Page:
Wednesday, May 10, 2006

The Continual Pushing of Abortion

The following headline caught my attention this morning: "OB-GYNs urge women to get morning-after pill in advance. Unwanted pregnancies targeted, but confusion reigns." You can find the article here (registration may be required to access it).

"The American College of Obstetricians and Gynecologists kicked off a campaign this week to prevent unwanted pregnancies by encouraging women to get prescriptions for emergency contraception. But physicans face considerable challenges in getting women to keep the morning-after pill in the medicine cabinet. Some women have never heard of it; others confuse it with the abortion pill. And some fear that keeping it on hand would make them seem promiscuous. Others worry that, if too readily available, it could be used as routine contraception. Last year, officials with the Food and Drug Administration - despite recommendations from agency scientists - postponed a decision to make the drug available over the counter, citing concerns that it might encourage teen sex.... The morning-after pill, trade name 'Plan B,' is a high dosage of the hormones in regular birth control pills. If administered within 72 hours of intercourse, it can stop the release of the egg, prevent fertilization or prevent implantation of the egg in the womb. It has no effect if a woman is already pregnant."

First, I want to clear up a major misconception contained already in the article. The Plan B pill is not just contraceptive, but rather it is also an abortifacient. Plan B works in three possible ways: 1) it inhibits ovulation, or 2) it delays ovulation, or 3) it prohibits the implantation of a fertilized egg in the uterine wall. The first two ways are contraceptive methods, but the third way is an abortive method, a chemical abortion. No matter how much these doctors attempt to couch the language of the usage of the pill as a contraceptive or an interceptor of fertilization, Plan B can and does act in as an abortifacient under the right circumstances. The egg prevented from implantation is not just an egg, but a fertilized egg. The fertilized egg is not the same egg it was before fertilization because of the combination of the sperm and egg now have formed something new. It is sad that this group of doctors is trying to misinform women concerning the full effects of this drug on their bodies and the new life that could be killed.

Apparently, this group of OB-GYNs is starting an educational campaign called "Ask me" which is "the response of the American College of Obstetricians and Gynecologists to the FDA's refusal to make the drug available over the counter." One doctor is quoted as saying that the campaign is aimed at "anybody who may need emergency contraception, which is everybody that does not want to become pregnant for whatever reason." This educational campaign includes "'Ask me' buttons for physicians to wear to encourage patients to inquire about the drug, and posters that read 'Accidents Happen. Morning afters can be tough.'"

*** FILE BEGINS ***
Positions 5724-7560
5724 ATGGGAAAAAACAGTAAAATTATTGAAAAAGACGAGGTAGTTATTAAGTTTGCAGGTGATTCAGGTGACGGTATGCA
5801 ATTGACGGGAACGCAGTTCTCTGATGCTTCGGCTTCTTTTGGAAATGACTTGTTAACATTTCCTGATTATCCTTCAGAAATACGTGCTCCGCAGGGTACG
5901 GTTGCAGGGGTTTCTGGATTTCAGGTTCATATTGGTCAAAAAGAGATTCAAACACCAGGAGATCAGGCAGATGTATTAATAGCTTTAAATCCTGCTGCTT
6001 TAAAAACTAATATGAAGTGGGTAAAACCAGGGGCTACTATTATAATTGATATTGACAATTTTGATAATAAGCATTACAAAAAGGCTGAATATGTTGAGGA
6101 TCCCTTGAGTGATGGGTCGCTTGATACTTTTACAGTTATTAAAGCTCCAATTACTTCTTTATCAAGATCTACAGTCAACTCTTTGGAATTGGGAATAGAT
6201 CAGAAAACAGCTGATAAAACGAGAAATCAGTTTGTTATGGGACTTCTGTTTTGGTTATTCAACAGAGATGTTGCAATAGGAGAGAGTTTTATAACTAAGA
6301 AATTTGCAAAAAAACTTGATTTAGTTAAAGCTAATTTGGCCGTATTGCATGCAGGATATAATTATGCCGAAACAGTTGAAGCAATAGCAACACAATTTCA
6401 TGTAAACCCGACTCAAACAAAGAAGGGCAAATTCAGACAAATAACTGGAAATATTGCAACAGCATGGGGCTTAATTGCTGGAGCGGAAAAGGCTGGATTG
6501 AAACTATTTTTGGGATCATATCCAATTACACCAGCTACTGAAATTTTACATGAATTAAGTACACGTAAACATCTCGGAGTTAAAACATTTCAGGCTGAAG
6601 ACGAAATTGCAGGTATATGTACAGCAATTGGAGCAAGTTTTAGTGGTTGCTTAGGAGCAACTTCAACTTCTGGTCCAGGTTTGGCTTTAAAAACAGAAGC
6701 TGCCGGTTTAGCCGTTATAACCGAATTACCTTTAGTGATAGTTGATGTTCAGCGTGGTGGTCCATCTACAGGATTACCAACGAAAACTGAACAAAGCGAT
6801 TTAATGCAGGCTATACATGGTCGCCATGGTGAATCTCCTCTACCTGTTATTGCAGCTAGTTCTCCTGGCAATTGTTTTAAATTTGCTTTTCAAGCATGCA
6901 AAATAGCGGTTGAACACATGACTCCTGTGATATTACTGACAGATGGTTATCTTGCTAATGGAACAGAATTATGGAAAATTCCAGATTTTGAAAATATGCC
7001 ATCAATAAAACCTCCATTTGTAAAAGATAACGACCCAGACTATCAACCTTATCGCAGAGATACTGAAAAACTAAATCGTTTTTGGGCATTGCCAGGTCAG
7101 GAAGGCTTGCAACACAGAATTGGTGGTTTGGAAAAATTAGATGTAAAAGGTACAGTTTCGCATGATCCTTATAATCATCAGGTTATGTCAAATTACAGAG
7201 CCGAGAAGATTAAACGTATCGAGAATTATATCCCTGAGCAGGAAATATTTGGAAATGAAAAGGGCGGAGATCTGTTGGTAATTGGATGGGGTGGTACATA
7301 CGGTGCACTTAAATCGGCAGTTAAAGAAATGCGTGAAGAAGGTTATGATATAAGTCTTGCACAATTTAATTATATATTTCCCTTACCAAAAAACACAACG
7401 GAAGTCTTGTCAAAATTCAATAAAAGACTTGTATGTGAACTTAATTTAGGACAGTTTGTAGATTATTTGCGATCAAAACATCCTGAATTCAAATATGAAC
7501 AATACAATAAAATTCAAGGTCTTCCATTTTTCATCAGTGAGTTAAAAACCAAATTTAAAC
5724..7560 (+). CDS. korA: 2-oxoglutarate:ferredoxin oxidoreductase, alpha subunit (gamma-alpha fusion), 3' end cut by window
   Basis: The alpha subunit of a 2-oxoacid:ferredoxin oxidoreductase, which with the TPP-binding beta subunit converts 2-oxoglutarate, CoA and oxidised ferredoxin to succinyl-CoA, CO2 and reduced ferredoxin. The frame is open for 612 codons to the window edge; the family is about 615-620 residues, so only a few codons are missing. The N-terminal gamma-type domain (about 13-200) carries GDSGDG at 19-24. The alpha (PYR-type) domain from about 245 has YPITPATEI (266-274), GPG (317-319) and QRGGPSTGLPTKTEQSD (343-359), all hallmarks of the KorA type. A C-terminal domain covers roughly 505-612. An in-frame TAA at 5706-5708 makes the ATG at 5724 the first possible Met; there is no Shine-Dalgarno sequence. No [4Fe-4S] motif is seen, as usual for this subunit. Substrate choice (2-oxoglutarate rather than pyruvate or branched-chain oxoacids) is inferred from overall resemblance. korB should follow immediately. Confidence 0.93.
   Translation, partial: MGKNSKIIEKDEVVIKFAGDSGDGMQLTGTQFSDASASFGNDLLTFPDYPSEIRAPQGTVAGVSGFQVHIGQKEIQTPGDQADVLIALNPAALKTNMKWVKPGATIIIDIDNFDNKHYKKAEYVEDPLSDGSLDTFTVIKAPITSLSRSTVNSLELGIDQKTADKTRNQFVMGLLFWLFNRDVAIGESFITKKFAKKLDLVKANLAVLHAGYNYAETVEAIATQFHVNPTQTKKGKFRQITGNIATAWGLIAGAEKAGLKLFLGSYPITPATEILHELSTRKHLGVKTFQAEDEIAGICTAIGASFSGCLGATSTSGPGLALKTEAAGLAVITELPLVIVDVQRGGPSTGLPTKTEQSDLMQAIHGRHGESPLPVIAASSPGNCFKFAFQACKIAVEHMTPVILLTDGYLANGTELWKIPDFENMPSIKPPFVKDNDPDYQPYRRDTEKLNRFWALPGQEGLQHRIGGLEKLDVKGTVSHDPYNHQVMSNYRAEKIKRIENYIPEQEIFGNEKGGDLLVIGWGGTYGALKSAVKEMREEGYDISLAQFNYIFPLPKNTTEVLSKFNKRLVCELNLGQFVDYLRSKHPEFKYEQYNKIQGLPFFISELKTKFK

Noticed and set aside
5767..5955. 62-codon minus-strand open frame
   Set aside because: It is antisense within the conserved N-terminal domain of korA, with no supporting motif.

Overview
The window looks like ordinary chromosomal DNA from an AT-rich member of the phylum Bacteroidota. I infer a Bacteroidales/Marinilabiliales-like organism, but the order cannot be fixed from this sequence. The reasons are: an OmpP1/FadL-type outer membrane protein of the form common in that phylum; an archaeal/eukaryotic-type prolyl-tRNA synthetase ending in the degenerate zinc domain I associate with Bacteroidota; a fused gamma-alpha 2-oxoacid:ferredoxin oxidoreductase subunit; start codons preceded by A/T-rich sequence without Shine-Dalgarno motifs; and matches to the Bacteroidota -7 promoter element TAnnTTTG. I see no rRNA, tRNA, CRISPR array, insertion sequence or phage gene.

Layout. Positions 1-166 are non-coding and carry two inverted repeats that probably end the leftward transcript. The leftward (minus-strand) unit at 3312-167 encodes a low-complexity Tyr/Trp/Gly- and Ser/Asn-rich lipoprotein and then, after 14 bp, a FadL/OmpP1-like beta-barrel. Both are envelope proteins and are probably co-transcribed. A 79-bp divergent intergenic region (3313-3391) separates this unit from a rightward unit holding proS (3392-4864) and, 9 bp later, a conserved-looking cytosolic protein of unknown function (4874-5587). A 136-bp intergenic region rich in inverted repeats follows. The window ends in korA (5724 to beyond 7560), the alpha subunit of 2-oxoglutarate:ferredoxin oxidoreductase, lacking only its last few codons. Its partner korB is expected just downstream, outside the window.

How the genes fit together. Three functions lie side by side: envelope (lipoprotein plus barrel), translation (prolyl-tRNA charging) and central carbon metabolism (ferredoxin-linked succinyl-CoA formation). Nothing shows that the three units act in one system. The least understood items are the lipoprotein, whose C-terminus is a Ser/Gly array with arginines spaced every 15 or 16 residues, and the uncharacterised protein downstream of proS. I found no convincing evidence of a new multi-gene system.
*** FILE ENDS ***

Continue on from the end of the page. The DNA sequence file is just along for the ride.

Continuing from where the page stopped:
It sickens me to think that that these doctor are pushing this drug; how about those posters, "accidents happen"? Was the accident that I forgot to get my partner to use a condom? or I forgot to take my birth control pills? or the condom broke? Or getting pregnant is an accident? I didn't think sexual intercourse was a mystery to people who engage in it. I mean, doesn't everybody past the age of 12 know the consequences of what happens when a man and woman have sexual intercourse? A group of doctors who are spend their medical profession taking care of women (and who deliver babies!!) want to push women to take Plan B. These doctors are suppose to care for these women, and this is the care given. I think the poster contains a great irony: "Morning afters can be tough"! Possible side effects of Plan B (courtesy of the American Life League site - see below for more details):
  • nausea
  • vomiting
  • infertility
  • breast tenderness
  • ectopic pregnancy (can be life threatening)
  • blood clot formation
And, let us not forget that emergency contraception offers absolutely NO protection against sexually transmitted diseases. Who knew that the morning after pill could be that tough? What reasonable person would subject themselves to such possible side-effects? Of course, desperate women who find themselves in the situation of possibly being pregnant would subject themselves to Plan B.

The medical profession seems incapable of pushing responsibility (think abstinence here, it's safe, easy, free, and the best contraceptive available, with no harmful side-effects); instead, medicine has become a commercialized industry of solving people's "medical problems" (problems that were never considered to be medical in the proper sense) and fulfilling the desires of people to do what they want, when they want, and how they want it. Our culture has fallen so far from God in these areas. Our culture has submitted itself to the control of man through technology and its advances. At times, I am afraid of where things will go, especially in regards to the relation of law and medicine. Who knows how soon it will be when the government starts meddling even deeper into these areas of medicine?

For further reading regarding this topic, please check the following links:

the Morning After Pill by the American Life League
Comments on FDA Proposal to Change EC from Prescription to Over-the Counter by the USCCB Office of the General Counsel
Statement on the So-Called Morning-After Pill by the Pontifical Academy for Life

No comments: